IN THE UNITED STATES DISTRICT COURT
FOR THE NORTHERN DISTRICT OF GEORGIA
) CRIMINAL ACTION FILE
) NUMBER 1:12-cr-409-TCB
UNITED STATES OF AMERICA
O R D E R
This matter is before the Court on Defendant Tremain Hutchinson’s
objections  to Magistrate Judge Vineyard’s Report and
Recommendation (the “R&R”) , which recommends that Hutchinson’s
various motions to suppress [21, 23, 25] be denied.
A district judge has a duty to conduct a “careful and complete” review
of a magistrate judge’s R&R. Williams v. Wainwright, 681 F.2d 732, 732
(11th Cir. 1982) (quoting Nettles v. Wainwright, 677 F.2d 404, 408 (5th
Where no objection to the R&R is made, it need only be
1 The Eleventh Circuit has adopted as binding precedent all Fifth Circuit decisions
issued before October 1, 1981, as well as all decisions issued after that date by the Unit B
panel of the former Fifth Circuit. Stein v. Reynolds Sec., Inc., 667 F.2d 33, 34 (11th Cir.
reviewed for clear error. Macort v. Prem, Inc., 208 F. App’x 781, 784 (11th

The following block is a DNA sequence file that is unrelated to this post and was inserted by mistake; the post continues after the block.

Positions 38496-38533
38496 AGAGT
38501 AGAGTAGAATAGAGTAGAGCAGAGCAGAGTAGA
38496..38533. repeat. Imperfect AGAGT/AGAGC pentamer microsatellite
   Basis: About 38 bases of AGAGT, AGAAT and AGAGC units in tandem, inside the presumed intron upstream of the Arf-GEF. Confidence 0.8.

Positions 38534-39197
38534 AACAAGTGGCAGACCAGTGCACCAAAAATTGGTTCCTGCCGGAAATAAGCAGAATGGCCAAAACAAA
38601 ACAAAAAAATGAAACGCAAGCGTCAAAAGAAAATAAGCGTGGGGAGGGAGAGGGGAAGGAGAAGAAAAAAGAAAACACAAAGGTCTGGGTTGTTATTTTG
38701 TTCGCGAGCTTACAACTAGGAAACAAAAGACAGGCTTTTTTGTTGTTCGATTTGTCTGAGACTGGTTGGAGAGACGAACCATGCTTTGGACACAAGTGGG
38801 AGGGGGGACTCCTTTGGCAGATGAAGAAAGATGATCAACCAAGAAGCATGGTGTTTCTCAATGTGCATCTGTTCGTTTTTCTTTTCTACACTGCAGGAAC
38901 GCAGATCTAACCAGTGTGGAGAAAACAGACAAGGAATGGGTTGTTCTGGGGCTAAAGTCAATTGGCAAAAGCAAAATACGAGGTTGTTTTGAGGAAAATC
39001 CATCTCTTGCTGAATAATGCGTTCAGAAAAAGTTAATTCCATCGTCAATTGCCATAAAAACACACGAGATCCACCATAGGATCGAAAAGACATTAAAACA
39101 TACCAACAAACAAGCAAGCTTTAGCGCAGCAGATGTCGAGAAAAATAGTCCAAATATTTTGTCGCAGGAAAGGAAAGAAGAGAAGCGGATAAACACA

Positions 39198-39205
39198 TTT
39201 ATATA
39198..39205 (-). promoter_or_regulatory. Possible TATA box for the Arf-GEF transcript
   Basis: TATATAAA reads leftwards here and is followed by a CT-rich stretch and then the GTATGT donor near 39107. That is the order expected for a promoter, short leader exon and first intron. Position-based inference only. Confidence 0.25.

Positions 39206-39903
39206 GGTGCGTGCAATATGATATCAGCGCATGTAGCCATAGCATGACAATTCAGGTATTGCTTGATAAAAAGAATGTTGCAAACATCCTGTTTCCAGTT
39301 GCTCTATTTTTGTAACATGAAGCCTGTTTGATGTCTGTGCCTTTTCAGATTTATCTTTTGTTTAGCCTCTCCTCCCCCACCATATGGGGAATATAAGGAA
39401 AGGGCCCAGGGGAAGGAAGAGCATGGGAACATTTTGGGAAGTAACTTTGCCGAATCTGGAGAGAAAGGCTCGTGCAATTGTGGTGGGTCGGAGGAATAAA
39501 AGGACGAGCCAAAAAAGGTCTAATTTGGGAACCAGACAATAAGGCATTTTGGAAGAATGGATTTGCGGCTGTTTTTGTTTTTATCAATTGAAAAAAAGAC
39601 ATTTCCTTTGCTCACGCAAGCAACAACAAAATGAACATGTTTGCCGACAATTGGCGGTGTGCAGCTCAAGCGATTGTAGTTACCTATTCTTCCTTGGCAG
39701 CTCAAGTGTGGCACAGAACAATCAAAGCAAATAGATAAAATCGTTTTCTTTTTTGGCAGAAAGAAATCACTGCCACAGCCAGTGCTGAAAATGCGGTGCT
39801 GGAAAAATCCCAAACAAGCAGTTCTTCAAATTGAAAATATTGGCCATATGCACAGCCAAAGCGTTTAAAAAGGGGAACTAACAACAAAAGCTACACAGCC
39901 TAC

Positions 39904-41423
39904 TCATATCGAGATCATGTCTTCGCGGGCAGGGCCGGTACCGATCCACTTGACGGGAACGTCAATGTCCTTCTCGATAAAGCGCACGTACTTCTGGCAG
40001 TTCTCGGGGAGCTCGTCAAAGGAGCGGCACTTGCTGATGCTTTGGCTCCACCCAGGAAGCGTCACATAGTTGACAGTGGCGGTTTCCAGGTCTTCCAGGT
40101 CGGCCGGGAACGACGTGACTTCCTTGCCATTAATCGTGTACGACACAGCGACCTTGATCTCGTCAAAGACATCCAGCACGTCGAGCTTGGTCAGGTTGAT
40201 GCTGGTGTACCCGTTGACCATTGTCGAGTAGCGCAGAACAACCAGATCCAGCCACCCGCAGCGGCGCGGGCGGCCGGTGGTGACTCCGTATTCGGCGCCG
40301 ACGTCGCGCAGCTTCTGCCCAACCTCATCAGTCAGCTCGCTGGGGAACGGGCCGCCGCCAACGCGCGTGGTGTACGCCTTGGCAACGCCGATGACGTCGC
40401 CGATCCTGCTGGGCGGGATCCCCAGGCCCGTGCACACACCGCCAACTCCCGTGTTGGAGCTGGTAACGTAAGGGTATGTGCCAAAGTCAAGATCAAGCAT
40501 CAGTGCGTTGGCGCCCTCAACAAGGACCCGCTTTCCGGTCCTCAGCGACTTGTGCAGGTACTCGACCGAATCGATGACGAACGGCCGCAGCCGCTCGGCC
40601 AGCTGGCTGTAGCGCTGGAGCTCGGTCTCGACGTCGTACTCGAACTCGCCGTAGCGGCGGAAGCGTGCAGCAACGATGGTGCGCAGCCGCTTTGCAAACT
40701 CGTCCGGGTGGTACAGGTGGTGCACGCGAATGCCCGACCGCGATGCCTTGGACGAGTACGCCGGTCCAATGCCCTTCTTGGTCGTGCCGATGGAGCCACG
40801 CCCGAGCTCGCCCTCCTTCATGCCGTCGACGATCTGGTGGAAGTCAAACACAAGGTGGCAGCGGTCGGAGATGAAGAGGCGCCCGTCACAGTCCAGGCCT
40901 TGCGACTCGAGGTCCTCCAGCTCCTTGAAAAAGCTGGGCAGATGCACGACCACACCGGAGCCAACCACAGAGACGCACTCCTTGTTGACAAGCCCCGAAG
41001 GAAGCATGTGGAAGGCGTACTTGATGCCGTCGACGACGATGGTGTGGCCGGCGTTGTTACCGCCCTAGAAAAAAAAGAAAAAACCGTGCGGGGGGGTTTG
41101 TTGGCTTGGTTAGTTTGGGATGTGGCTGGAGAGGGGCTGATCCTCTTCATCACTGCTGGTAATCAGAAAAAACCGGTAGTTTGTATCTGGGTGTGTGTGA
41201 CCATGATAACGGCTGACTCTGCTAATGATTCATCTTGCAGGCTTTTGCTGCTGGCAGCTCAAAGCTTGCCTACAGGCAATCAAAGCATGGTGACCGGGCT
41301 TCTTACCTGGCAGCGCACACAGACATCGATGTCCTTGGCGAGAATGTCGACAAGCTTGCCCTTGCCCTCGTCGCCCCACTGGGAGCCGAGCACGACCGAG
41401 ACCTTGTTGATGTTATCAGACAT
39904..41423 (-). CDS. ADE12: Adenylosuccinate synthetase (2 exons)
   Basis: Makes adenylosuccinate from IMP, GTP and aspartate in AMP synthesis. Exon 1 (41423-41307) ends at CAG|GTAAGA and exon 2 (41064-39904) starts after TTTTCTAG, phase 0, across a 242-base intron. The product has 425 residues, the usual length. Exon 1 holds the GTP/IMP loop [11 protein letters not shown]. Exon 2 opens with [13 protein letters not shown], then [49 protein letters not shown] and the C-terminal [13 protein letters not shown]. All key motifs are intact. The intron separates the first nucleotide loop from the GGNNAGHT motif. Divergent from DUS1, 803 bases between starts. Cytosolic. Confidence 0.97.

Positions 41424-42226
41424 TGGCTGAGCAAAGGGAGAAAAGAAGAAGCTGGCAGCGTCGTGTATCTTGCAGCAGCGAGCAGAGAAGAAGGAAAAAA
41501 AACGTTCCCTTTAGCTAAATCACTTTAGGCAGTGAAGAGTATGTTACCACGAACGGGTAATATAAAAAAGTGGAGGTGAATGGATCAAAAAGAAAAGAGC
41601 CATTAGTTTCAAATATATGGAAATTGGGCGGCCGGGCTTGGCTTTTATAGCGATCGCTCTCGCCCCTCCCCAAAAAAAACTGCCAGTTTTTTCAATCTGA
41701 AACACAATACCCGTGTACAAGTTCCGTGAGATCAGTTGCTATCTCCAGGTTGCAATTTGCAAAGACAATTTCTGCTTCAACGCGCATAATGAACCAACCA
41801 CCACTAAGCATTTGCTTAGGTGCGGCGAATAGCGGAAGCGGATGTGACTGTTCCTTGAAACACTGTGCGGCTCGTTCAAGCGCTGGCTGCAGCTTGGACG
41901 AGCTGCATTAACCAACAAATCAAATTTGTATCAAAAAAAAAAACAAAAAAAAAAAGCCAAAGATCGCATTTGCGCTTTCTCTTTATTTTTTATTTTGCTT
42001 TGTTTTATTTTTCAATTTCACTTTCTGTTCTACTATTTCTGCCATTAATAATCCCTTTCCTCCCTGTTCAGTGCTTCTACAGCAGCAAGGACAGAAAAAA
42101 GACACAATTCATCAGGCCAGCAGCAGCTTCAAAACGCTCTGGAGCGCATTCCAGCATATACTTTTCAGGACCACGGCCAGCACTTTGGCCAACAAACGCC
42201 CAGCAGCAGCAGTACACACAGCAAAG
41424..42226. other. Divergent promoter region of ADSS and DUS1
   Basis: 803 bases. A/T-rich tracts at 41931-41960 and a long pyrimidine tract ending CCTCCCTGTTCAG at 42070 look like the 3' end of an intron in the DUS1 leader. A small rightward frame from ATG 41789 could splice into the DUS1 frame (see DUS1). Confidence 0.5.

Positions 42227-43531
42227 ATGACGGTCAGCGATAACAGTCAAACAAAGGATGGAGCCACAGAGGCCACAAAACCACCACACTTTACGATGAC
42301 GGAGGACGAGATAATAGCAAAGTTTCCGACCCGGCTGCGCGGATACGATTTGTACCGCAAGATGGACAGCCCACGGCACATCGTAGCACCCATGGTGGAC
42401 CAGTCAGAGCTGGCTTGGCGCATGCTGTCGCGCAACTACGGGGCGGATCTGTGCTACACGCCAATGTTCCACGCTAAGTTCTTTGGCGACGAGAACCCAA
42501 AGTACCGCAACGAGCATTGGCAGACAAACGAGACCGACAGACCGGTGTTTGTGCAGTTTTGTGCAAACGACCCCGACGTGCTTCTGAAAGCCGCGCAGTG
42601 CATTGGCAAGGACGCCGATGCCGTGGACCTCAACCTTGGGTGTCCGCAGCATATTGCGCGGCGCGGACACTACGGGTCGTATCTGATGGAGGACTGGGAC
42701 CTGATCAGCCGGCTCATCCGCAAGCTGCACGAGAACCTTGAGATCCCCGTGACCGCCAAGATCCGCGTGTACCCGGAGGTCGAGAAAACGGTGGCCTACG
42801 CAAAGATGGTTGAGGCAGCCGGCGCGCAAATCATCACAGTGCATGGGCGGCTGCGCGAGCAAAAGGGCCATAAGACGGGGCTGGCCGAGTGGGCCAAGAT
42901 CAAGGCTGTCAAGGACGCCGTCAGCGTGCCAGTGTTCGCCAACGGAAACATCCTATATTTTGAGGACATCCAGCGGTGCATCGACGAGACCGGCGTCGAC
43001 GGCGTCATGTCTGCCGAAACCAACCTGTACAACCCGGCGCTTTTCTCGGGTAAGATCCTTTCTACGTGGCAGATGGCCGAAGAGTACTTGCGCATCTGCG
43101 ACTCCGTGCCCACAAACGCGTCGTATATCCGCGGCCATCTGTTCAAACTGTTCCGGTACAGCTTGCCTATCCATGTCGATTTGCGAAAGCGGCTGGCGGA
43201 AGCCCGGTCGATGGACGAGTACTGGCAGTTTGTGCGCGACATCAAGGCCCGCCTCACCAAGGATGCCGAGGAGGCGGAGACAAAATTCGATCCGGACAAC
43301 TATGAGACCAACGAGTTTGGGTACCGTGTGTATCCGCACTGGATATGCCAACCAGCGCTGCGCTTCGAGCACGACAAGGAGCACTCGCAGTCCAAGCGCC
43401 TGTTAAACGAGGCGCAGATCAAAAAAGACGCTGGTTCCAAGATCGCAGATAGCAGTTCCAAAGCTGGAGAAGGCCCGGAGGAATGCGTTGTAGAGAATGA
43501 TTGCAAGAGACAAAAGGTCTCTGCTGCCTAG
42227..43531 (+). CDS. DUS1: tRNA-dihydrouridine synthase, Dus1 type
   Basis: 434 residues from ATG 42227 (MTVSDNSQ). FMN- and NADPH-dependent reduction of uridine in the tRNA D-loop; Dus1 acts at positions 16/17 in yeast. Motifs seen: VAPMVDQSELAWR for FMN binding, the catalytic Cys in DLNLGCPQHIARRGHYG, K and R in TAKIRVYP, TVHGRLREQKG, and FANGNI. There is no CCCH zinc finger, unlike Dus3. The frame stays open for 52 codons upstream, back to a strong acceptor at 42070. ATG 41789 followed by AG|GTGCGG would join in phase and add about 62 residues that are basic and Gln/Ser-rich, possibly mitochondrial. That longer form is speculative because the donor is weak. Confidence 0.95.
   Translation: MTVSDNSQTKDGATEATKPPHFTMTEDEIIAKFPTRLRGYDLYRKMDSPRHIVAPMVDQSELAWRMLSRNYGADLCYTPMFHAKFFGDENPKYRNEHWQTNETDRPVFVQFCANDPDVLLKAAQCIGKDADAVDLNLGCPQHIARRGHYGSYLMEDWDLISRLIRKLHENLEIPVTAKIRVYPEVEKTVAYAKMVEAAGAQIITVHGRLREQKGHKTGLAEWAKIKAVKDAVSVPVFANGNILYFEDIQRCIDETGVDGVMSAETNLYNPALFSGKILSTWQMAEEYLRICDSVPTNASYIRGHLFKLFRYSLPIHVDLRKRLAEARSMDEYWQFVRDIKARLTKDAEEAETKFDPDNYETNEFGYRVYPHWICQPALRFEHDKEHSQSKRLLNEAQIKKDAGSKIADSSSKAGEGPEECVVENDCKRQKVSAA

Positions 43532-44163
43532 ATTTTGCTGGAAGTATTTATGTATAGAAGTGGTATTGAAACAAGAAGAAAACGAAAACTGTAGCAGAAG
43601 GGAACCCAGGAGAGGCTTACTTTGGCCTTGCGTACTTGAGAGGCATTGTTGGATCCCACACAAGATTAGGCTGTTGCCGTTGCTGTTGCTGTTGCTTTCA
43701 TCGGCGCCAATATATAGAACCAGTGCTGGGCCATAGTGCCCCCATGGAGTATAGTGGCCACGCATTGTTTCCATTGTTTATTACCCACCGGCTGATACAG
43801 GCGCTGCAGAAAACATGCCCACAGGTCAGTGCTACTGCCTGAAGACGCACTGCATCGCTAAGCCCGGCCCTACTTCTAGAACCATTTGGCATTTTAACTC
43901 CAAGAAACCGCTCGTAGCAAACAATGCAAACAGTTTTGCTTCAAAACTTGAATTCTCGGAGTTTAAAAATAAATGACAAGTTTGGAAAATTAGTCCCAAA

Where objections are made, a district judge “shall make a de
novo determination of those portions of the report or specified proposed
findings or recommendations to which objection is made.” 28 U.S.C.
§ 636(b)(1)(C). The district judge must “give fresh consideration to those
issues to which specific objection has been made by a party.” Jeffrey S. v.
State Bd. of Educ., 896 F.2d 507, 512 (11th Cir. 1990).
“Parties filing objections must specifically identify those findings
objected to. Frivolous, conclusive or general objections need not be
considered by the district court.” Nettles, 677 F.2d at 410 n.8. “This rule
facilitates the opportunity for district judges to spend more time on matters
actually contested and produces a result compatible with the purposes of
the Magistrates Act.” Id. at 410.
1982); see also United States v. Schultz, 565 F.3d 1353, 1361 n.4 (11th Cir. 2009)
(discussing continuing validity of Nettles).
2 Macort addressed only the standard of review applied to a magistrate judge’s
factual findings; however, the Supreme Court has held that there is no reason for the
district court to apply a different standard of review to a magistrate judge’s legal
conclusions. Thomas v. Arn, 474 U.S. 140, 150 (1985). Thus, district courts in this
circuit have routinely applied a clear-error standard to both. See Tauber v. Barnhart,
438 F. Supp. 2d 1366, 1373-74 (N.D. Ga. 2006) (collecting cases). By contrast, the
standard of review on appeal distinguishes between the factual findings and legal